“We’re like, ‘What happened?’" Hasselbeck recalled, and Favre proceeded to explain that Wolf asked Favre what he thought the team needed. “Meaning the roster, but Brett didn’t understand that’s what he was asking.

“So he said, ‘You know Ron, we could really use a water softener. Back home in Mississippi, I get out of the shower, and my skin’s not dry, the soap comes off. But up here in Wisconsin, it’s just really hard to get the soap off, and my skin’s dry. I think a water softener would really help the team.’ Ron looked at him just dumbfounded, so Brett took off and ran.

“I’m sure they have a lot of stories like that. Their relationship is at a whole ’nother level than any of us really know.”

Be that as it may, one pertinent football topic that might come up would be the Hall of Fame itself, and who else from the 1990s resurrection of the Packers deserves to join them and Reggie White in Canton.

Wolf in the past has expressed his support for Butler, while Favre on Friday in his remarks to the media cast a strong vote for head coach Mike Holmgren.

Butler’s combination of 38 career interceptions with 20½ sacks puts him in rare company statistically, and he was a four-time All-Pro named to the all-decade team of the 1990s. But many all-decade safeties are not enshrined, and the position is considered by some Hall of Fame selection committee voters to be among the most overlooked.

In recent years, Butler has been outspoken about his own case, and he’s confident his day will eventually come.

“I covered the third-best receiver on third down,” he said. “A lot of other safeties didn’t do that. So by changing the complexity of the game and how the safety position was looked at, I think I started that, and I think I have a chance to one day get in there.”

His teammates are in his corner.

“I think he should be in,” said tight end Mark Chmura, who had his share of head-to-head battles with Butler.

“I was going up against the best in practice, day in and day out. He really made me a more complete player. I played against safeties that are in the Hall of Fame now, and LeRoy definitely deserves to be there.”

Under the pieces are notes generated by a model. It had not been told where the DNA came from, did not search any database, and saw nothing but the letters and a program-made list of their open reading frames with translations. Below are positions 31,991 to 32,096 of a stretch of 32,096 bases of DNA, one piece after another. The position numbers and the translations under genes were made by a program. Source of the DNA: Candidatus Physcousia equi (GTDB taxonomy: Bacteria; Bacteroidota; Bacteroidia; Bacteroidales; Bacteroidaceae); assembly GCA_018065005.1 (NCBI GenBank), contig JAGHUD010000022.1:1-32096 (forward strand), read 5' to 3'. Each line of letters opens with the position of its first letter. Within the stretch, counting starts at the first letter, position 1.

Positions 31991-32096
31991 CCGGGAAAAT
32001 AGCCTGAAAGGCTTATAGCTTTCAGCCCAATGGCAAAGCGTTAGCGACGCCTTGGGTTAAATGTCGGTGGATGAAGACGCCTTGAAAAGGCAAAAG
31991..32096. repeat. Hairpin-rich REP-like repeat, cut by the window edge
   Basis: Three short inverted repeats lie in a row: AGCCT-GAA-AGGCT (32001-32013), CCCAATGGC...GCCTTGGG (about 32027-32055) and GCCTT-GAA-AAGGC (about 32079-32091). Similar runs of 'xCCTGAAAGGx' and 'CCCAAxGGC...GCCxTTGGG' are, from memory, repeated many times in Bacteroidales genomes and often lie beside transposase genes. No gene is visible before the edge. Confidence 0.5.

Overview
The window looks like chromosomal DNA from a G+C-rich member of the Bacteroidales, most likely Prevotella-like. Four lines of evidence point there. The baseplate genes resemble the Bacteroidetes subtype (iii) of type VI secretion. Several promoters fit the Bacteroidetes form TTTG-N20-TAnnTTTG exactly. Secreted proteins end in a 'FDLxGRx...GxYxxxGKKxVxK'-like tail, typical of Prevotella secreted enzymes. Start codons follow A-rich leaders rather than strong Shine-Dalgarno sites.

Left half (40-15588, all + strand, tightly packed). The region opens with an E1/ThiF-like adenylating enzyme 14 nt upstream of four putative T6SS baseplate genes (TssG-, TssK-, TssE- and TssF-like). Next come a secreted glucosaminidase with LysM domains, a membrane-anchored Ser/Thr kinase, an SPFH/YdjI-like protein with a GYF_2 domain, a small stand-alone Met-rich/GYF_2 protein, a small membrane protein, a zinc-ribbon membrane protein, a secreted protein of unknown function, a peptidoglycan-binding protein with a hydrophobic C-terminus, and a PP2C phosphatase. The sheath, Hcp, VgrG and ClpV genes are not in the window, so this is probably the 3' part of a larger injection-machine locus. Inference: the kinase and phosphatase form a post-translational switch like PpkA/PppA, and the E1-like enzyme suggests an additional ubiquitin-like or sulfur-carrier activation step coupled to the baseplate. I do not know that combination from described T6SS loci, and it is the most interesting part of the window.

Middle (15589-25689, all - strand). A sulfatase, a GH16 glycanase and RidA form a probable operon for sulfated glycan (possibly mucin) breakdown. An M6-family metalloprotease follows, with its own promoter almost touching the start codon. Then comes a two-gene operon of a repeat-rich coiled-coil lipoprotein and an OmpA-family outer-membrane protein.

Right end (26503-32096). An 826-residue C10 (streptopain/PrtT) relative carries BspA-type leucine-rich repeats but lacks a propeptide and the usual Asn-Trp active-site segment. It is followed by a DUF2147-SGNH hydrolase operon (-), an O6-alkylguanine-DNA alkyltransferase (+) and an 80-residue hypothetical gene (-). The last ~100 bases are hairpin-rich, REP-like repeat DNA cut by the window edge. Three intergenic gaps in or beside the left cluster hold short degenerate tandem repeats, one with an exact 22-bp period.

Holmgren’s coaching career spanned 17 seasons, seven in Green Bay and 10 in Seattle, and featured 12 playoff berths, four NFC Championship Game and three Super Bowl appearances, and one championship. His teams recorded fewer than nine wins only three times in 17 years.

Holmgren appreciated hearing that his former QB believes he belongs.

“It means everything to me that he feels that way,” Holmgren said. “That’s important to me. Whether I get in or not, that’s a whole different thing.

“The thing most important to me when I was coaching, other than the players and my team, I wanted to be accepted by my peers. I wanted my coaching colleagues and the guys I competed against to say, ‘He’s pretty good. He can do this.’ I think I earned that. But I haven’t thought much about the Hall of Fame, to be honest with you.”

Butler obviously has, and not just about himself.

“He went to Seattle when no one wanted to go there and took them to the Super Bowl,” Butler said of Holmgren, before reflecting further on the coach’s tenure in Green Bay.

“He was never a head coach before, and it was a losing culture. To turn that around? That’s what I value.

“Everything had to change, so definitely he should have a chance. Me and Coach Holmgren going in would pretty much complete what we did in the ’90s, and I don’t think our fans will rest until it happens.”

Favre and Wolf, behind the Hall of Fame’s closed doors, might not either.